Okay. So a lot of what we have talked about in the past is how to get inbound leads. So I’m assuming that everybody has at least one source of inbound leads by the time they get to this podcast. It could be you just popped off a space ship and you know you have no idea what I’m talking about. In which case, it’s probably helpful to listen to one of the podcasts about trade shows, or about SEO, or one of the lead generation techniques that we use. Right?

John Williams:

Sure beats the heck had a cold calls.

Paula Williams:

Oh yeah, absolutely. And you know, you may only have … There’s a thing called Jet Net, which is a software program in the aviation industry. There’s also AirPac. There are several of these that can drill down to people that own aircraft, people that own a specific type of aircraft, people that own a specific type of aircraft in your area, people that have owned that specific type of aircraft in your area for X number of years. You can get as specific as you want to get. So there’s lots of ways to get leads. And we’re not going to talk about that today. I mean, more than what we just did.

John Williams:

Absolutely necessary.

Paula Williams:

Okay. So we’re assuming that you have some leads and you don’t know what to do with them. Okay. And to be honest, most people don’t know what to do with them, or actually don’t do anything with them.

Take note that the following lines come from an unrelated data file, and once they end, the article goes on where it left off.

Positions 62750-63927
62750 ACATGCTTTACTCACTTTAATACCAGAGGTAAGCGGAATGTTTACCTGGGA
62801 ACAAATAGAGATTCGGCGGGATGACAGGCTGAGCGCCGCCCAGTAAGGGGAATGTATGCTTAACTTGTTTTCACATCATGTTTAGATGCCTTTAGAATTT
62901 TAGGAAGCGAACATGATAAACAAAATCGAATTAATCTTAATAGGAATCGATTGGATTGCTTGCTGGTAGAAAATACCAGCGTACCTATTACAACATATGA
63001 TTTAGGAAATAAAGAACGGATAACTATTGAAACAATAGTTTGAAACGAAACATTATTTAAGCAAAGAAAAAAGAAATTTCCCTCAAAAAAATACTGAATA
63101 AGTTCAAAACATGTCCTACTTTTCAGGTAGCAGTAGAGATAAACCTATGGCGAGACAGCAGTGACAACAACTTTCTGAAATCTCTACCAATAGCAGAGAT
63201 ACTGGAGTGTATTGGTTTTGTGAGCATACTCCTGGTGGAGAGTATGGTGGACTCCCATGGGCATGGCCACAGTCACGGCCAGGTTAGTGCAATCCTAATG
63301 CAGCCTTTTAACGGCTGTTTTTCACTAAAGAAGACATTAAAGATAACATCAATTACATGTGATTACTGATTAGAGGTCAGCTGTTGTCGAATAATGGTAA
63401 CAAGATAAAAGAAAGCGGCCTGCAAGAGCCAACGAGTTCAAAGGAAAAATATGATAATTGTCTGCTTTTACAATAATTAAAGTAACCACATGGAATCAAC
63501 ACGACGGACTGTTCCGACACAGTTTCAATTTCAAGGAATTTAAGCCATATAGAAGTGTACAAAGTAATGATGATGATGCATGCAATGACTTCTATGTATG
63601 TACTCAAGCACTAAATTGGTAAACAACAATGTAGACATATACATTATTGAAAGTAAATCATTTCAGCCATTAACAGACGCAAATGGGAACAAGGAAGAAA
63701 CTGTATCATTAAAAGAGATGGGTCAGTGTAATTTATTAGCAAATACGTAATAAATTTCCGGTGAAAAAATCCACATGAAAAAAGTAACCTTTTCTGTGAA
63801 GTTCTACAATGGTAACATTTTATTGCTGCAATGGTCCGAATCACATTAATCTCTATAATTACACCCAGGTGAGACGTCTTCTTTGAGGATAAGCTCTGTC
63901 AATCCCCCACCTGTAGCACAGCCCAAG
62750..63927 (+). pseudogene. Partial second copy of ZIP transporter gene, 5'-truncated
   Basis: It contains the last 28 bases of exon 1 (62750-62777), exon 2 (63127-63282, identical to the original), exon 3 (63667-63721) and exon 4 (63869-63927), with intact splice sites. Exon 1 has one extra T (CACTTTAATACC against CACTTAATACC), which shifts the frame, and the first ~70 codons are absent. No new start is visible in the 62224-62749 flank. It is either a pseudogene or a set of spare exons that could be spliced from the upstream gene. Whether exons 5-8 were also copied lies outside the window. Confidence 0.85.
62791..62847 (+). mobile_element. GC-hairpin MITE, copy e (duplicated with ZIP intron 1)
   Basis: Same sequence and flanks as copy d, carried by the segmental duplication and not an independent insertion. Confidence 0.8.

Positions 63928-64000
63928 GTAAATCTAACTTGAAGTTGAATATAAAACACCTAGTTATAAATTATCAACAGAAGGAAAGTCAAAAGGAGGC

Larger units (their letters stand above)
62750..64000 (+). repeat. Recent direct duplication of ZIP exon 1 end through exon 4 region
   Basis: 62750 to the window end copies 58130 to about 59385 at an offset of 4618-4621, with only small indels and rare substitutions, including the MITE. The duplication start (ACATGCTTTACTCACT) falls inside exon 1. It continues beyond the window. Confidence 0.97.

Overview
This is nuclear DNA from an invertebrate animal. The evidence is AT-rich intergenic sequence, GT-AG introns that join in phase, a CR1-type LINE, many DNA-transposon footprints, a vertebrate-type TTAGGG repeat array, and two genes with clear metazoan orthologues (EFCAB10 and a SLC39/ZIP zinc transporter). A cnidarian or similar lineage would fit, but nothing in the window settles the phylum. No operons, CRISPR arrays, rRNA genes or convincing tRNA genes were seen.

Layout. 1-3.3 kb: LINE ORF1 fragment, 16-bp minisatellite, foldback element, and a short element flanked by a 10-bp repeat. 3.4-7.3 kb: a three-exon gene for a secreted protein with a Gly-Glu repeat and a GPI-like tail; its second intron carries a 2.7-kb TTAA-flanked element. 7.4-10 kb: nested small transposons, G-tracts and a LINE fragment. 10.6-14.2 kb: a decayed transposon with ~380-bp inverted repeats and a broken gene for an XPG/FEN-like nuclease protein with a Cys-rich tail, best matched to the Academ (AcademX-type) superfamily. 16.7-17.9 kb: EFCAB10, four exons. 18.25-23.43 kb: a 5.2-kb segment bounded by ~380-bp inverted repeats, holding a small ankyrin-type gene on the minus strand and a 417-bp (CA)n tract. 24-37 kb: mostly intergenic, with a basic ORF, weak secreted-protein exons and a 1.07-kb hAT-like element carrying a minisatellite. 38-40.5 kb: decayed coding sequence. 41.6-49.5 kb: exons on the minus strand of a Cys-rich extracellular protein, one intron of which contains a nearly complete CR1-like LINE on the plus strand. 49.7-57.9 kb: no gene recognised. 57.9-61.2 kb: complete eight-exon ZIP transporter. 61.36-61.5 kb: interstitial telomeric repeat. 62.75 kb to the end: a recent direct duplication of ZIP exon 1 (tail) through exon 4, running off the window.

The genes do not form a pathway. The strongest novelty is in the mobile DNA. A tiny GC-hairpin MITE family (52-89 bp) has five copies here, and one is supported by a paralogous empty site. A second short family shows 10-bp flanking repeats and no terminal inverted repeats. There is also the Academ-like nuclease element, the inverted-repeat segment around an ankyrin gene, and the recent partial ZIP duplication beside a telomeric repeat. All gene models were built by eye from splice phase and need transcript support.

John Williams:

No. And we’ve been forced into explaining this to people because we provide them leads, and then they say they haven’t made any sales or haven’t gotten any interest [inaudible 00:04:08]. Then we go back and review the record and say, well what about all these? Did you call them?

Paula Williams:

Did you even email them?

John Williams:

Did you even email them? Well, no.

Paula Williams:

What am I going to say? Right.

John Williams:

And so forth.

Paula Williams:

Exactly. Okay. So a few of the ways that you might have leads or maybe getting leads from if you do a contest or any kind of thing like that in your facility, or in a trade show booth, anything like that where people drop their business cards for a prize, any kind of sweepstakes, things like that.

That’s a lead generation activity that a lot of aviation companies use.

Another one is the badge scanners or lead retrieval systems. People pay a lot of money for these. It kills me because they pay a lot of money for these. They get this fabulous spreadsheet of leads, and then they let it sit for six months, and then they say, “Oh well is this too old. I can’t do anything with it now.”

John Williams:

Yeah, they are quite perishable. You get leads, you need to follow up them as soon as possible.

Paula Williams:

Exactly, but the nice thing about the prospecting method that we’re going to show you, it actually will do some good with any set of leads. It’s just that your percentage is going to go down depending on how old they are and how unfocused they are. But no lead is worthless.

John Williams:

Nope.

Paula Williams:

Right, okay.

John Williams:

Not until you prove it.

Paula Williams:

Exactly. This is Lead Feeder, which is one of the tools in our toolbox that we share in our lab, marketing lab.

John Williams: